Nice use of text, and I love the brad for the eye! Amazing how the symbolic eye seems to SEE. What also caught my eye: "London". I have have read Johnson's Life of London - highly recommend for summer reading.
At the moment I'm using cold connections, but I do have a propane torch and safety goggles(courtesy of my daughter), so it's probably only a matter of time until I step up to the helmet and apron. Ages ago I took a vocational plumbing course in night school and earned an A for soldering. I like connecting things, clearly!
I did two semesters of sculpture metal work in school. My favorite was torch welding with oxy-acetylene; working with copper, nickel, silver, brass. I also did a bronze casting, which I loved. I also played around with MIG, TIG, and stick welding a little bit. Only two things survived: a fabricated letter opener and my bronze casting.
I also took two semesters of jewelry making, working in sterling, copper, and brass. So much fun! My favorite thing again was casting. I made a sterling silver band that I still wear. Nothing like a custom made ring. Fits like a glove!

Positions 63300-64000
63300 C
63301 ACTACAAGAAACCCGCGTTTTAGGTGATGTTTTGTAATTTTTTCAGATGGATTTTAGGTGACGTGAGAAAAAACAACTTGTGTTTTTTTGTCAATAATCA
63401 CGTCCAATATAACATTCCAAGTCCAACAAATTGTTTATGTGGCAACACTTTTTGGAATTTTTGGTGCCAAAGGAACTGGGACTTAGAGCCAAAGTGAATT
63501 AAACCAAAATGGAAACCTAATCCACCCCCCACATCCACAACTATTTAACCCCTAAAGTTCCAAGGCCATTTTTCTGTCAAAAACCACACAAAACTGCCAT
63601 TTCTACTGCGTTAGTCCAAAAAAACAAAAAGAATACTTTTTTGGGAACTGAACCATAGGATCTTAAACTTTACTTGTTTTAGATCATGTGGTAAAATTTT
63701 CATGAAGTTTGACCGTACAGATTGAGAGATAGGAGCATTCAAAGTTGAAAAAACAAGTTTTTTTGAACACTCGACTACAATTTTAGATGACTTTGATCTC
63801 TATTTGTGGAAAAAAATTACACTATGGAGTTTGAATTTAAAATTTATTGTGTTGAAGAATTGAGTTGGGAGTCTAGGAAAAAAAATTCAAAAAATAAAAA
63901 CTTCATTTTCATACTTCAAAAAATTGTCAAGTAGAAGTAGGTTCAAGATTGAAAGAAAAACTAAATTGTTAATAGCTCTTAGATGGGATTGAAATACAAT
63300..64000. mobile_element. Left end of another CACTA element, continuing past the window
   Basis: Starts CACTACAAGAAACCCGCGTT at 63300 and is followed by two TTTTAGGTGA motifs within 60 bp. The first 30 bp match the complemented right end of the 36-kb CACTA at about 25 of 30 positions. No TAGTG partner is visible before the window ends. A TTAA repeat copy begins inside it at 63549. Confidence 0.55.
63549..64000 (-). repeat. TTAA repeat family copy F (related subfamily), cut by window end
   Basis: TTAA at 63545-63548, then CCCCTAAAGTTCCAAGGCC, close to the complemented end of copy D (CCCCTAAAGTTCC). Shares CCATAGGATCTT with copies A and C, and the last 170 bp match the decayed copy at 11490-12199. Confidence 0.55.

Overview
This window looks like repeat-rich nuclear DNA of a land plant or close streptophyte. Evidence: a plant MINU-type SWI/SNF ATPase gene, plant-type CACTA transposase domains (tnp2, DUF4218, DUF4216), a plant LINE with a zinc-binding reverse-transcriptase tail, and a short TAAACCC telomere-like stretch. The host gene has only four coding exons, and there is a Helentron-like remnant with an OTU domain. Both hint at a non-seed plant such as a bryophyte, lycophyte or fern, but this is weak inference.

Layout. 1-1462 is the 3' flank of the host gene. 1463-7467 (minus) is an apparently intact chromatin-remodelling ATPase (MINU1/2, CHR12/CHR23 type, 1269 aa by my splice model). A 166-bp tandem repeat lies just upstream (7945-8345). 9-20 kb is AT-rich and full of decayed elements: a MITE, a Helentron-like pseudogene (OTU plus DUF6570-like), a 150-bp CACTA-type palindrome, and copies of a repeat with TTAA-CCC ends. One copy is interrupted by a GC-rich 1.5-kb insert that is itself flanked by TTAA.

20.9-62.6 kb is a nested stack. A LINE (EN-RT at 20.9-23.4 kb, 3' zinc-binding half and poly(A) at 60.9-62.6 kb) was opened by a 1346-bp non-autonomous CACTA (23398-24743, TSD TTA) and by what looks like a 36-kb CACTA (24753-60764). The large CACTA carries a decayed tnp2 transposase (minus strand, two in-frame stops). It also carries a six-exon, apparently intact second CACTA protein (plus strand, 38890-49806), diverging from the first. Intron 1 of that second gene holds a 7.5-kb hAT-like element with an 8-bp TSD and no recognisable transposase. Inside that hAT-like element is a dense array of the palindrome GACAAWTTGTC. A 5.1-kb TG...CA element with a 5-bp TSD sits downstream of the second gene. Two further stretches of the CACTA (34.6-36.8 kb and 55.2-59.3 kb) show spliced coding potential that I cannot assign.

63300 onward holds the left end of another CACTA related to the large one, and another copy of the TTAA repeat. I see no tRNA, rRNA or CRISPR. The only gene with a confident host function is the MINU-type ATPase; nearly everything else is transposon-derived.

Are you doing rivets? I think one of my first assignments in jewelry was cold connecting with rivets.
Geez! I love to read about how many things you have experienced! Yeah, I'm riveting. (Ha!) I also use a lot of wire, and eyelets, and screws/washers and even those metal fasteners that students used ages ago to keep their pages together. I'm not even sure what they're called, I just know 'em when I see 'em at Staples!
And the question is, why aren't YOU working in metal these days?!
As much fun as I had playing around with metal for school I quickly realized that it isn't my thing. Too much technical stuff. I need to be able to work fast and you can't really do that with metal. It requires too much planning!
If we ever meet, we will have to have a paper fest with a little window for metal-ing. Working small (and with the aforementioned cold connections) makes the route from what you want to say to making it visual with the tin snips shorter than one may think.